Cardiopulmonary and sedative effects of intramuscular medetomidine-ketamine and intravenous propofol in ostriches (Struthio camelus)

Jennifer N. Langan, Edward C. Ramsay, James T. Blackford, Juergen Schumacher

Research output: Contribution to journalArticlepeer-review

Abstract

Eight captive ostriches (Struthio camelus), ranging in age from 9 to 11 months, were given a combination of medetomidine and ketamine, administered intramuscularly, and propofol, administered intravenously, for induction and maintenance of anesthesia. Medetomidine (80 μg/kg IM) and ketamine (2 mg/kg IM) resulted in profound sedation and sternal recumbency within a mean time of 14.6 ± 10.0 minutes in 6 birds. Two birds remained standing but were moderately sedated. Propofol, used for induction (3 mg/kg IV) and maintenance (0.2 mg/kg/min constant rate infusion) of anesthesia, enabled intubation and provided muscle relaxation sufficient for restraint lasting 30 minutes. Apnea was observed after propofol administration, but spontaneous ventilation resumed within 60 to 90 seconds. All birds were bradycardic throughout the anesthetic event. Both the heart rate and the cloacal body temperature decreased significantly at 25 and 30 minutes, respectively, after induction. By 5 minutes after induction, the respiratory rate increased significantly and remained high throughout the remainder of the 30-minute evaluation period. During the anesthetic period, systolic, mean, and diastolic blood pressures, as well as arterial pH, arterial oxygen and carbon dioxide partial pressures, and end tidal carbon dioxide partial pressure showed no significant changes. The relative arterial oxygen saturation (SpO2) was significantly elevated at 15, 25, and 30 minutes after induction. The SpO2 was less than 90% at 2, 5, 10, and 20 minutes after induction; however, arterial blood gas analysis indicated adequate arterial oxygenation. Anesthetic reversal with the α2-antagonist atipamezole (400 μg/kg, one half IV and one half SC) was smooth and resulted in a mean recovery time of 21.0 ± 7.3 minutes. The combination of IM medetomidine-ketamine and IV propofol used in this study proved to be effective for sedation as well as the induction and maintenance of anesthesia in captive ostriches.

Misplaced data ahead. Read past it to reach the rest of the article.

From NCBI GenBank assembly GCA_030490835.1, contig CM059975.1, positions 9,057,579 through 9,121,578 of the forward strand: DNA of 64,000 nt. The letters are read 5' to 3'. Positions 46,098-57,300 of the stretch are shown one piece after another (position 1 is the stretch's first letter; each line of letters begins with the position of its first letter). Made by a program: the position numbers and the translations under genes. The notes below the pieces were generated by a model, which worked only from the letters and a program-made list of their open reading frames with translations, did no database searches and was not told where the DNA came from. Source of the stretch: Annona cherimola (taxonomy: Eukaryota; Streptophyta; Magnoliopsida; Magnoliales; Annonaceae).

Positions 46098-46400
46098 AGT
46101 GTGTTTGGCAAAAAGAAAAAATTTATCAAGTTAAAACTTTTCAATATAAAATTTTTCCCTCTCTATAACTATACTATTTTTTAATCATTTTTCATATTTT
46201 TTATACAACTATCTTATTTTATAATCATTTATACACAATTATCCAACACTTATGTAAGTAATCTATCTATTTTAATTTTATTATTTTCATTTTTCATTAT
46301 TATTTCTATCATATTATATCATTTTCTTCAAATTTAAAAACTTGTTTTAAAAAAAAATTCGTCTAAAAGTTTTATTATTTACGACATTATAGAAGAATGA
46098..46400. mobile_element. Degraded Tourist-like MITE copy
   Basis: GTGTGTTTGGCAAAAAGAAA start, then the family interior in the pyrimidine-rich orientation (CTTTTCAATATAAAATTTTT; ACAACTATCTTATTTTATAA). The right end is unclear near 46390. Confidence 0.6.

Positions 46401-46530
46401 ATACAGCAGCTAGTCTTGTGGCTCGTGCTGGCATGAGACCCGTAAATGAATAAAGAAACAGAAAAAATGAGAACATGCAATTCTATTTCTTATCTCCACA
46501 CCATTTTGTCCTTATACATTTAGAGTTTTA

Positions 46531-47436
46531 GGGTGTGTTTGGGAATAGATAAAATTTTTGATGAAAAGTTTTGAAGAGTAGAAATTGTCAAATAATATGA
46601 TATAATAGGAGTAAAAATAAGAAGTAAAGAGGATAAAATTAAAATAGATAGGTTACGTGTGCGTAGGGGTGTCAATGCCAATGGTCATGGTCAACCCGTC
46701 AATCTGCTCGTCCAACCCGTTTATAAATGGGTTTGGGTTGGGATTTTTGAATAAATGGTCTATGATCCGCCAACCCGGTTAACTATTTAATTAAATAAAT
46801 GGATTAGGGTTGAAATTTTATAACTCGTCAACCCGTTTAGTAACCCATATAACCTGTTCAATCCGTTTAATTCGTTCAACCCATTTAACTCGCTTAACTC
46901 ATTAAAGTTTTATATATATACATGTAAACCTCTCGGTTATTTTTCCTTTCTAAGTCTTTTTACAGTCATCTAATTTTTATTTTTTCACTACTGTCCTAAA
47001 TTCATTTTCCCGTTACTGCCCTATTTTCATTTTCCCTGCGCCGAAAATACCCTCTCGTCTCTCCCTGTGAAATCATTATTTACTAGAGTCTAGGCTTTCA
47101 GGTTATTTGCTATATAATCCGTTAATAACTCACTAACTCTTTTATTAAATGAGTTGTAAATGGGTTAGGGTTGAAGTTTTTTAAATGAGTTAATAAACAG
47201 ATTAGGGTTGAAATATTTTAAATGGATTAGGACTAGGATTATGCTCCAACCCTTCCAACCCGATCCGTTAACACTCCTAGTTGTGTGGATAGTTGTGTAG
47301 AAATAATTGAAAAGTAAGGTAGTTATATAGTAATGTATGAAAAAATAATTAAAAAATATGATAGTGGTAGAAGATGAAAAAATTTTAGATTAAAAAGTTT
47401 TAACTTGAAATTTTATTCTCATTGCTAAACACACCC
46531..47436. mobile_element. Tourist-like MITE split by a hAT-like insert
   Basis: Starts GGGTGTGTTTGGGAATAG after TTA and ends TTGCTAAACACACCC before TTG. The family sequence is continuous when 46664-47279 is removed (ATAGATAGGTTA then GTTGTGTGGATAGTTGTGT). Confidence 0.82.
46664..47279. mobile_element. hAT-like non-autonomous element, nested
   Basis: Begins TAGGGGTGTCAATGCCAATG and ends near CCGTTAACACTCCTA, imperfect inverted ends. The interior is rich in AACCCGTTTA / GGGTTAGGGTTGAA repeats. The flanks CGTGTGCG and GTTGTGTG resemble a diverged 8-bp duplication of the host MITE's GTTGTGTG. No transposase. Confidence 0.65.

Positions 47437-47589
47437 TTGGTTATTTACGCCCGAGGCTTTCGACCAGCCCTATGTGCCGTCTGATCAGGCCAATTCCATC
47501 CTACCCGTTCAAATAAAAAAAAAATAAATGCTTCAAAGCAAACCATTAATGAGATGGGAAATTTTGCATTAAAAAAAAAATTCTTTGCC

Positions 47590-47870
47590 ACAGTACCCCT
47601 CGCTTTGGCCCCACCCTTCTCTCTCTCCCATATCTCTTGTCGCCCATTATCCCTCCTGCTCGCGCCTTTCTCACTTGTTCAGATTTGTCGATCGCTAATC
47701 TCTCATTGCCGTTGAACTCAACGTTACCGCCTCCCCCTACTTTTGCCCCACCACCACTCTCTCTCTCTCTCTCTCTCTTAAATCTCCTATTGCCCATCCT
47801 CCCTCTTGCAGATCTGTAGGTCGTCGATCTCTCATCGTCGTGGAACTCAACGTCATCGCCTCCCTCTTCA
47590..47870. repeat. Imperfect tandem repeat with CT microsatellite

Original languageEnglish (US)
Pages (from-to)2-7
Number of pages6
JournalJournal of avian medicine and surgery
Volume14
Issue number1
DOIs
StatePublished - 2000
Externally publishedYes

Keywords

  • Ketamine
  • Medetomidine
  • Ostrich
  • Propofol
  • Sedation
  • Struthio camelus

ASJC Scopus subject areas

  • Small Animals

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